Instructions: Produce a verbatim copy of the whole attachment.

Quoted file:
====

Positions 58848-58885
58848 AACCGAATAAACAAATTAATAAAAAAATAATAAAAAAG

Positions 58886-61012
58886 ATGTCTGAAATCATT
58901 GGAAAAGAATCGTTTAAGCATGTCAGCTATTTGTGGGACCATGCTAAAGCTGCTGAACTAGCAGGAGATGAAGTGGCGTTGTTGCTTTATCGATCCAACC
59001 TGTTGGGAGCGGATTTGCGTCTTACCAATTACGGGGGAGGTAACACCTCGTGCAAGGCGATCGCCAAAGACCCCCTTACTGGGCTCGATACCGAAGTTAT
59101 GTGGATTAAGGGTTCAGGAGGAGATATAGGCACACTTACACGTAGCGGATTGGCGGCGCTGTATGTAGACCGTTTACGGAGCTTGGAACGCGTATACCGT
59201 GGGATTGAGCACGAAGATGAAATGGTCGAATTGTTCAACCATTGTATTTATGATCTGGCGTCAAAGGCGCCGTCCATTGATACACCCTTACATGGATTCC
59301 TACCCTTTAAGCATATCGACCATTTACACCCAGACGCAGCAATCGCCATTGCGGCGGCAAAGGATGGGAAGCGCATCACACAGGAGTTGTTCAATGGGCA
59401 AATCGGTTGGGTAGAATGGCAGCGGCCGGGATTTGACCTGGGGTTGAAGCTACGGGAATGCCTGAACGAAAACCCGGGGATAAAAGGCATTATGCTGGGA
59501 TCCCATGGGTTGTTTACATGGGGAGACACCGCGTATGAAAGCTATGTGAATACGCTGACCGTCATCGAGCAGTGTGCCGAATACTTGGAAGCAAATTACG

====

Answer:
Positions 58848-58885
58848 AACCGAATAAACAAATTAATAAAAAAATAATAAAAAAG

Positions 58886-61012
58886 ATGTCTGAAATCATT
58901 GGAAAAGAATCGTTTAAGCATGTCAGCTATTTGTGGGACCATGCTAAAGCTGCTGAACTAGCAGGAGATGAAGTGGCGTTGTTGCTTTATCGATCCAACC
59001 TGTTGGGAGCGGATTTGCGTCTTACCAATTACGGGGGAGGTAACACCTCGTGCAAGGCGATCGCCAAAGACCCCCTTACTGGGCTCGATACCGAAGTTAT
59101 GTGGATTAAGGGTTCAGGAGGAGATATAGGCACACTTACACGTAGCGGATTGGCGGCGCTGTATGTAGACCGTTTACGGAGCTTGGAACGCGTATACCGT
59201 GGGATTGAGCACGAAGATGAAATGGTCGAATTGTTCAACCATTGTATTTATGATCTGGCGTCAAAGGCGCCGTCCATTGATACACCCTTACATGGATTCC
59301 TACCCTTTAAGCATATCGACCATTTACACCCAGACGCAGCAATCGCCATTGCGGCGGCAAAGGATGGGAAGCGCATCACACAGGAGTTGTTCAATGGGCA
59401 AATCGGTTGGGTAGAATGGCAGCGGCCGGGATTTGACCTGGGGTTGAAGCTACGGGAATGCCTGAACGAAAACCCGGGGATAAAAGGCATTATGCTGGGA
59501 TCCCATGGGTTGTTTACATGGGGAGACACCGCGTATGAAAGCTATGTGAATACGCTGACCGTCATCGAGCAGTGTGCCGAATACTTGGAAGCAAATTACG